Four Wheeled Vehicles - Single Seat

Buckboard: A simply constructed vehicle of American origin, it is thought to have been developed in the first third of the 19th Century.  It was very popular in the West and the mountainous regions of the East.  A true Buckboard is a four wheeled vehicle with a floor made of one or several planks of some springy wood such as Ash, about one inch thick, attached directly to the axles.  The seat is near the center on risers.  The springing action of the wood board(s) was a substitute for steel springs and was said to be of equal comfort over rough roads.




Buggy:  These four wheeled vehicles were extremely popular, economical and versatile. They were available in a number of different body styles, hung on side bar or end springs. They were also produced with a cut under option.  Buggies without tops are also known as Road Wagons or Runabouts.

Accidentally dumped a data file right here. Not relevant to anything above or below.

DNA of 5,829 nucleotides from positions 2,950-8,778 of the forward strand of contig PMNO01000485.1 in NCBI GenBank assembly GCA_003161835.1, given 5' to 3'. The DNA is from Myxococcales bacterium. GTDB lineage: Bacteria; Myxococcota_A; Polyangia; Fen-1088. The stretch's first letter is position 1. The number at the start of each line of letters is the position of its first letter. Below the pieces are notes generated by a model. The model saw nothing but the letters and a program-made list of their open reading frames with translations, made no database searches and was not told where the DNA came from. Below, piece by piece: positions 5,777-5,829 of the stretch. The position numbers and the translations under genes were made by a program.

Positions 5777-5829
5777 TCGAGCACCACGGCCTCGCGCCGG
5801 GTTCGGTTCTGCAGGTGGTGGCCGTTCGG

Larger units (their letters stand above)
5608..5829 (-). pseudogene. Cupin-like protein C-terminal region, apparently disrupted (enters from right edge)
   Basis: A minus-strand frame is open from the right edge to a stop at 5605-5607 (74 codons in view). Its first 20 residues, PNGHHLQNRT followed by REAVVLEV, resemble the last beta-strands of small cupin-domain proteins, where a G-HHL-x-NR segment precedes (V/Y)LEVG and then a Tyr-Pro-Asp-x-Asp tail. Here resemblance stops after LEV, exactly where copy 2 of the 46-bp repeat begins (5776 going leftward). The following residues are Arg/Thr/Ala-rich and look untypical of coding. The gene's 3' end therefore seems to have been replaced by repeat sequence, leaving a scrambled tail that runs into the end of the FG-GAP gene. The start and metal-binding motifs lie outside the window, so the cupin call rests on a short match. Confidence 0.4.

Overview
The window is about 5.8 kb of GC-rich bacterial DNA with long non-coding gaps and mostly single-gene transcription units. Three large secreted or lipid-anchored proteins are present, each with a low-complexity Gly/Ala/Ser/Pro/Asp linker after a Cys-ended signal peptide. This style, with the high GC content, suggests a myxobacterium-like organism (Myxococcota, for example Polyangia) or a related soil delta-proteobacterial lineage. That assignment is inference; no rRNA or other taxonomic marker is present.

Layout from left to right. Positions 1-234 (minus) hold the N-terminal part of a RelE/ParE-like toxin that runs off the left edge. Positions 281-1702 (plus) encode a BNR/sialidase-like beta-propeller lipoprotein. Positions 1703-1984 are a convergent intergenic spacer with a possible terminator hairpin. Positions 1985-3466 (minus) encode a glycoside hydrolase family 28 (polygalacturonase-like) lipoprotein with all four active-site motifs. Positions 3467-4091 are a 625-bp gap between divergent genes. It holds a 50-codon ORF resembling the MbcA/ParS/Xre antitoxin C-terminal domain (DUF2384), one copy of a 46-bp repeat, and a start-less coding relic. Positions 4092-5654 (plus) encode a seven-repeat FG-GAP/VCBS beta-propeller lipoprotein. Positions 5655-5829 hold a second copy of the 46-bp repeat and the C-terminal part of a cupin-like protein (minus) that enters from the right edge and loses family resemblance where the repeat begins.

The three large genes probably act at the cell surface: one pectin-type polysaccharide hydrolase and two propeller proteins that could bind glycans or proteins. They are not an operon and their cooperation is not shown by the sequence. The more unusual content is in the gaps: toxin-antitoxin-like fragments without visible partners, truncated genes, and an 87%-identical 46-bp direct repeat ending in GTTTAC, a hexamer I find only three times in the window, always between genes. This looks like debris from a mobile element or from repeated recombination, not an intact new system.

Coal Box Buggy: The body on this buggy is cut down in the front and back.  It derives its name from its resemblance to a grocer’s coal box.


Coal Box Buggy

Concord Buggy (or wagon):  A shallow body, straight or slightly curved, mounted on Concord gear consisting of three reaches and steel side springs.

Concord Buggy



Corning Buggy:
  A form between the Coal Box and Piano Box Buggy, shown here as a cut-under.  First built by Brewster and Co. in 1875 and sold to Erastus Corning of Albany NY.

Corning Buggy

Goddard Buggy:
Popular drop front buggy designed by Thomas Goddard.

Goddard Buggy


Square Box Buggy:
 The most common variety of Buggy, the name is self descriptive.  It eventually became synonymous with the Piano Box Buggy, although the latter has rounded corners.


End-Spring Square-Box Buggy

Skeleton Wagon:
 A very light-weight, four wheeled trotting wagon intended for track use.

Sidebar Square-Box Buggy


Queen's Body Phaeton


Queen’s Body Phaeton:  A lady’s pleasure driving vehicle characterized by its graceful curved bottom line.  Shown here with a basket body.

Skeleton Wagon

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